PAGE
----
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Country attracted $16bn in visitor spending in 2022: World Bank

Maula Jatt

Jul 24, 2021
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United States

ISLAMABAD: Pakistan attracted $16 billion in visitor spending in 2022 which is projected to touch $30 billion in 2033, says the World Bank.

The bank on its website stated that the travel and tourism sector’s total contribution to Pakistan’s GDP was 5.9 percent in 2022 and 4.2 million jobs. This is sub-optimal considering the diverse tourist sites located across the country.

Pakistan experienced an unprecedented surge in domestic tourism immediately after the Covid-induced travel restrictions were lifted: In 2021 and 2022, over 1.2 million domestic and international tourists visited the country’s Khyber-Pakhtunkhwa province alone.

To manage this increasing all-season footfall of visitors while harnessing its understated economic potential, the local authorities, communities, and private sector require resources, equipment and training without losing focus on green and inclusive tourism.

Travel Responsibly for Experiencing Eco-tourism in Khyber Pakhtunkhwa (TREK) initiative – a partnership between the Government of Khyber-Pakhtunkhwa, the World Bank (WB), and Nestlé Pakistan to promote and support responsible tourism initiatives, complements the ongoing activities of Khyber-Pakhtunkhwa Integrated Tourism Development Project (KITE) project for heritage preservation and tourism infrastructure development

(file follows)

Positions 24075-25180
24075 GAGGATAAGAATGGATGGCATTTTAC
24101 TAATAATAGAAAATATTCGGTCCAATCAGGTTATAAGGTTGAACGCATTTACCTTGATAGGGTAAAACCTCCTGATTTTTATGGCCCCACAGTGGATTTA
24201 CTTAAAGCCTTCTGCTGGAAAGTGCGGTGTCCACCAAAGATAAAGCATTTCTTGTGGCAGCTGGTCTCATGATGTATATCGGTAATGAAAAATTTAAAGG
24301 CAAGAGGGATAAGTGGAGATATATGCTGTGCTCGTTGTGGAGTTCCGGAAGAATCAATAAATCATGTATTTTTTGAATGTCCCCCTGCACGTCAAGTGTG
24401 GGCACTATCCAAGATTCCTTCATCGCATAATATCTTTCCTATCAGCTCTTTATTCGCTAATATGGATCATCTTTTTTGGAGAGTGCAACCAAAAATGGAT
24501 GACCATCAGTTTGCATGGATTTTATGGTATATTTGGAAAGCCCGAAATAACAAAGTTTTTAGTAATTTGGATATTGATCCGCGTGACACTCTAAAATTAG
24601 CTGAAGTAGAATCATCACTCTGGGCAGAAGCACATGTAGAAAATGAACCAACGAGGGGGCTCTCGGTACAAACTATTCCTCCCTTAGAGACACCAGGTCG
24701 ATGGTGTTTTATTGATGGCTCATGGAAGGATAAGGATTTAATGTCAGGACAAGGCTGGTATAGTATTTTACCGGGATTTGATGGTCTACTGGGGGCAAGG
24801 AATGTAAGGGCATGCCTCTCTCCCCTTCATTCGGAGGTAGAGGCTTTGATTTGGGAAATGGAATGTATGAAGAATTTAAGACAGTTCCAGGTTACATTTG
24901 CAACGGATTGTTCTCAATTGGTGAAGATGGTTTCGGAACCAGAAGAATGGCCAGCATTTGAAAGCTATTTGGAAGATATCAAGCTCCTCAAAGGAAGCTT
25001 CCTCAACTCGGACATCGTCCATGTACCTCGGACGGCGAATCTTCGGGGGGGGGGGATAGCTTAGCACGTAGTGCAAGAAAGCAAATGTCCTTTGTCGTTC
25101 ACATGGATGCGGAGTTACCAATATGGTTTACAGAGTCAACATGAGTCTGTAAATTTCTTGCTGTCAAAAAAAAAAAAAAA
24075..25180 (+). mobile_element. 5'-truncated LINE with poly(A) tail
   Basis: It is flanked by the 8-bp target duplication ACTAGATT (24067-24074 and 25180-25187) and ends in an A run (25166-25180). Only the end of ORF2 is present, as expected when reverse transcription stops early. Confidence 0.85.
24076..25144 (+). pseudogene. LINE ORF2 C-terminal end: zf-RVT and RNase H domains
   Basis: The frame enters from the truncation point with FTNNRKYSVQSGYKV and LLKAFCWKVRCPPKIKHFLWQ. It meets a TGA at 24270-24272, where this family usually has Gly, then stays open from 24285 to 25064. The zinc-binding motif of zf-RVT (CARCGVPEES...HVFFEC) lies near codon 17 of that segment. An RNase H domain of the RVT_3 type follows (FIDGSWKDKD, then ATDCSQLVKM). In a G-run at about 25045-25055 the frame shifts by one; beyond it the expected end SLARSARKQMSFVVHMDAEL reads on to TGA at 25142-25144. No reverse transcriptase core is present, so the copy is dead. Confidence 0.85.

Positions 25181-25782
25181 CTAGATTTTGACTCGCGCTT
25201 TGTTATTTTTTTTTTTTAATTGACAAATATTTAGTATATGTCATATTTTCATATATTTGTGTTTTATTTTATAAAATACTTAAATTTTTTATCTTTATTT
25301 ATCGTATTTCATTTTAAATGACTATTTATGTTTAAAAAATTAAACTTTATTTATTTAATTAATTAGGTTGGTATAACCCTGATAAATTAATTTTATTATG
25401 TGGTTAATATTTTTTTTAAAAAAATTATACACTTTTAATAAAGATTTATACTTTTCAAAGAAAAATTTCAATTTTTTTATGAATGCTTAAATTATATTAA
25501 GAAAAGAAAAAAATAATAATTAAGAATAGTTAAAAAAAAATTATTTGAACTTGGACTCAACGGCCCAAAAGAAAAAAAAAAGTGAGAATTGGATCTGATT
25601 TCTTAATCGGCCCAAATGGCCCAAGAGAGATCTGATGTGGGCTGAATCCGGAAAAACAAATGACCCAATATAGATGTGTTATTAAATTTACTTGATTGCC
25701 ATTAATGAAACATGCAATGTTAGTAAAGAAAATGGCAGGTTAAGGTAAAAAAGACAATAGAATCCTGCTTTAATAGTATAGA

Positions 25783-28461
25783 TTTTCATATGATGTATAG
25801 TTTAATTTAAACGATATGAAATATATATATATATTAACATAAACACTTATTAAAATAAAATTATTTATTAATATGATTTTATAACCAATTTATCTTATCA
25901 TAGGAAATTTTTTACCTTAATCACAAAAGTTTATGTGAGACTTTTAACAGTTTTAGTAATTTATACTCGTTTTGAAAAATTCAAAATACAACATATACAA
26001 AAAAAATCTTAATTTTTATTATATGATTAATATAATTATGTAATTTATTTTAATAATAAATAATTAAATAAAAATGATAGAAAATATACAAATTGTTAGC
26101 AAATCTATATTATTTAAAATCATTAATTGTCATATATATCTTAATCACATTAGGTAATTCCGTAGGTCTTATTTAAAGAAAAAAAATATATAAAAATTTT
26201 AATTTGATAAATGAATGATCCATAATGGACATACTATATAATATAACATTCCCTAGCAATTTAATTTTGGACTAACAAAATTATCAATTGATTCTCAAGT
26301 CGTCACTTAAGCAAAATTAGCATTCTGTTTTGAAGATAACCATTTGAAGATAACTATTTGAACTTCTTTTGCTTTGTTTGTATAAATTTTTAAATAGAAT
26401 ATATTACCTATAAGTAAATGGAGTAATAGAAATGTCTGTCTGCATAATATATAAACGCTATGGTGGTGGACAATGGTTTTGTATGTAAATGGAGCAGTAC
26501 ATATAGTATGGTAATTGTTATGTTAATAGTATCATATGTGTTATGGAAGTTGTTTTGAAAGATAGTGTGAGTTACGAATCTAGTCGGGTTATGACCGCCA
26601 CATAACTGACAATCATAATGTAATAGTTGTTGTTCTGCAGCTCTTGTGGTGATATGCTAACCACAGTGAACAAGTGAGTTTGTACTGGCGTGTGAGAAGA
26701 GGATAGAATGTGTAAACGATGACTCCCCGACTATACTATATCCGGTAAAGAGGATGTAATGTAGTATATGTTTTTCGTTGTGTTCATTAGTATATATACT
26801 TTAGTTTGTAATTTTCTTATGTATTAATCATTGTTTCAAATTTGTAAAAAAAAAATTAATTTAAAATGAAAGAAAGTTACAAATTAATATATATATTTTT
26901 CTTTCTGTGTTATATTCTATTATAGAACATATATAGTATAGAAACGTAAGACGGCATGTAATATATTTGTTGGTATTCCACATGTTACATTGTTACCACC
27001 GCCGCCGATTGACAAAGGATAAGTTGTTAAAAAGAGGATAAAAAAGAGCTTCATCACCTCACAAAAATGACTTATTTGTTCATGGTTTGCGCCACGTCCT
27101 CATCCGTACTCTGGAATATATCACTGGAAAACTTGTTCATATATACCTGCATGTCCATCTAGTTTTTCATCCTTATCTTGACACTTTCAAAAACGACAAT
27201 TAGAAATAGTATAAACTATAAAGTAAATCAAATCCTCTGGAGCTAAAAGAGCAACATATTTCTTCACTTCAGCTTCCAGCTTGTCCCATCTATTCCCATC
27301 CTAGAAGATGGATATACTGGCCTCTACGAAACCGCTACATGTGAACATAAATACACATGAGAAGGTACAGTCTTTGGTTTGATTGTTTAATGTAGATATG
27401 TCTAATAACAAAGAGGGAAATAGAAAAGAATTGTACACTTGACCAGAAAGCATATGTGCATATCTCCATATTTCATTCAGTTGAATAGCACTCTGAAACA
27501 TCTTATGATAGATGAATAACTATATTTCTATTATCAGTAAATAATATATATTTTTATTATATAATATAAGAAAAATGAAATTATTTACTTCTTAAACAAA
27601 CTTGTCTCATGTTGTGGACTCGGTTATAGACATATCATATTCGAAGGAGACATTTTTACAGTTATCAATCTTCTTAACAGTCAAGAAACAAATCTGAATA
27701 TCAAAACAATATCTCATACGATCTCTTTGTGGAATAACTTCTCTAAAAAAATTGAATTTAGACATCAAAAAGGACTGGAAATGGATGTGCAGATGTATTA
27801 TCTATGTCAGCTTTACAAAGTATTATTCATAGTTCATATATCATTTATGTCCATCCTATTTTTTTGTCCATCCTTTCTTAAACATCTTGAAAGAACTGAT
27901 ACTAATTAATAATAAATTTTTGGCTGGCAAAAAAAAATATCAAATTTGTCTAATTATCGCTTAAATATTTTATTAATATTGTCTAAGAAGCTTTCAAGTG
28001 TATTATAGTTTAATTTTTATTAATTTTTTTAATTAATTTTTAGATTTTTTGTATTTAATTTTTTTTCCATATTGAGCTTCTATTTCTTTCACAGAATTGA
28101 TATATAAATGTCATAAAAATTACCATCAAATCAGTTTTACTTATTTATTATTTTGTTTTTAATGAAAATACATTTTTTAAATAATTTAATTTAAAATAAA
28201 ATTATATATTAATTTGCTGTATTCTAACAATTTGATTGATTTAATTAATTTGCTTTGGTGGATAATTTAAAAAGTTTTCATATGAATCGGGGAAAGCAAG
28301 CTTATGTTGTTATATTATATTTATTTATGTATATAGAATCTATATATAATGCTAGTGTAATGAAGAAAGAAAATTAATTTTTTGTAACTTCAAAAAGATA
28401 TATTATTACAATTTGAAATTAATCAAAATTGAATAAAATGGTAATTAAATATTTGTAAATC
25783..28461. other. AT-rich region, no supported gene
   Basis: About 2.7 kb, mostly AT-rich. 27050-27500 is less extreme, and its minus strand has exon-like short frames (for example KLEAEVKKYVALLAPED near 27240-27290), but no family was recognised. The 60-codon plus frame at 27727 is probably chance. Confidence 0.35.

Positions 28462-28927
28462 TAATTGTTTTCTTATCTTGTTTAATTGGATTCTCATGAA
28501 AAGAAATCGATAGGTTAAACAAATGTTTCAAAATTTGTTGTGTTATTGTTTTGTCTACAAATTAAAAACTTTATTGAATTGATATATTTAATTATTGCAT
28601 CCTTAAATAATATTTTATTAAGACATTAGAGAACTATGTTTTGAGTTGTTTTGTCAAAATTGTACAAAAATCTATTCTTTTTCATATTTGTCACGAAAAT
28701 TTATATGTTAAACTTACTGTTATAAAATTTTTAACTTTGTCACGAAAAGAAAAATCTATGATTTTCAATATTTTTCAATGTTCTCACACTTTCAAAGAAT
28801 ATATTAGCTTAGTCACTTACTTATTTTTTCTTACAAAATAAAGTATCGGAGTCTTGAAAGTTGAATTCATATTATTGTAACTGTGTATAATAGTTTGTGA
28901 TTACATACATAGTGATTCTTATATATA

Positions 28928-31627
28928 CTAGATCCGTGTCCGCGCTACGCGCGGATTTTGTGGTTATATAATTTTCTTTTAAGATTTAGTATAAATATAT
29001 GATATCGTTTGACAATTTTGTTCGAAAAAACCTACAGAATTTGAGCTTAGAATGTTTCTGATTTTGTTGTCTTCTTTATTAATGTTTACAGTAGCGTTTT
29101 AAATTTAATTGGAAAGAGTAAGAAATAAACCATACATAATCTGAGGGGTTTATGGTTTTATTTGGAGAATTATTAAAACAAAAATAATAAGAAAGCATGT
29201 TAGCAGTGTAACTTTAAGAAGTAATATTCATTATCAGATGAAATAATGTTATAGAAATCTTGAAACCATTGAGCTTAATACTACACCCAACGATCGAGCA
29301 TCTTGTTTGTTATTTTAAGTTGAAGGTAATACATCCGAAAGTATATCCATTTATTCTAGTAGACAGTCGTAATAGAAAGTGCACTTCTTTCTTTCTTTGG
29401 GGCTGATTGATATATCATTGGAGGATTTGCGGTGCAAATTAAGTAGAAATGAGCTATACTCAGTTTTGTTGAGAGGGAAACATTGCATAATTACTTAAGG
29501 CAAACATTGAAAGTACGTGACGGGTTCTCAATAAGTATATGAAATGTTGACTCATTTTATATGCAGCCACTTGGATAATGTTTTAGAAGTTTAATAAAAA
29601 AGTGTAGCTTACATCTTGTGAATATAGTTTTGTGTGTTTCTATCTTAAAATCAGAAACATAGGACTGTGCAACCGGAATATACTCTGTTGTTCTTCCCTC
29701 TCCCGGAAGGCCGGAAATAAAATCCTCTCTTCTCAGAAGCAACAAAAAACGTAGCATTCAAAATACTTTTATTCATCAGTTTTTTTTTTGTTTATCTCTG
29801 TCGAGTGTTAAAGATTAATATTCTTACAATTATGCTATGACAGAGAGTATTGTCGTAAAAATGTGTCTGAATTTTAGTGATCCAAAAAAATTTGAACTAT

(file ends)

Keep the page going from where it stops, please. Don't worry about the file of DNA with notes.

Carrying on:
Since 2020, it has completed awareness campaigns for tourists, and training of local communities and hospitality businesses on waste management.

TREK has trained over 650 participants from more than 150 hotels and restaurants in Khyber-Pakhtunkhwa’s tourist areas. The beneficiaries also included local communities, local authorities and academia of Peshawar, Nathiagali, Abbottabad, Swat, Naran, and Chitral districts.

These trainings concentrated on solid waste minimisation, segregation, management, and recycling techniques. Public service messages on responsible tourism were also launched through social media and radio campaigns in Khyber-Pakhtunkhwa and cities of Islamabad and Lahore.

Most country’s domestic tourists are concentrated in these geographies and were thus, able to receive communication on tourist helplines on the importance of keeping the sites litter-free.

10,000 reusable bags were distributed to tourists and the hotel association in tourist hotspots aiming to encourage their use and minimise littering. In parallel, the IDA-financed KITE project provided waste bins, garbage collection and compacting machinery to the local authorities in Nathiagali, Naran, Chitral, and Kumrat districts of Khyber-Pakhtunkhwa, and a few locations in Punjab province, and installed 50 tourist information signboards to complement the awareness campaigns
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Domestic, diaspora tourism is enough to not only sustain but grow our tourism industry for the time being
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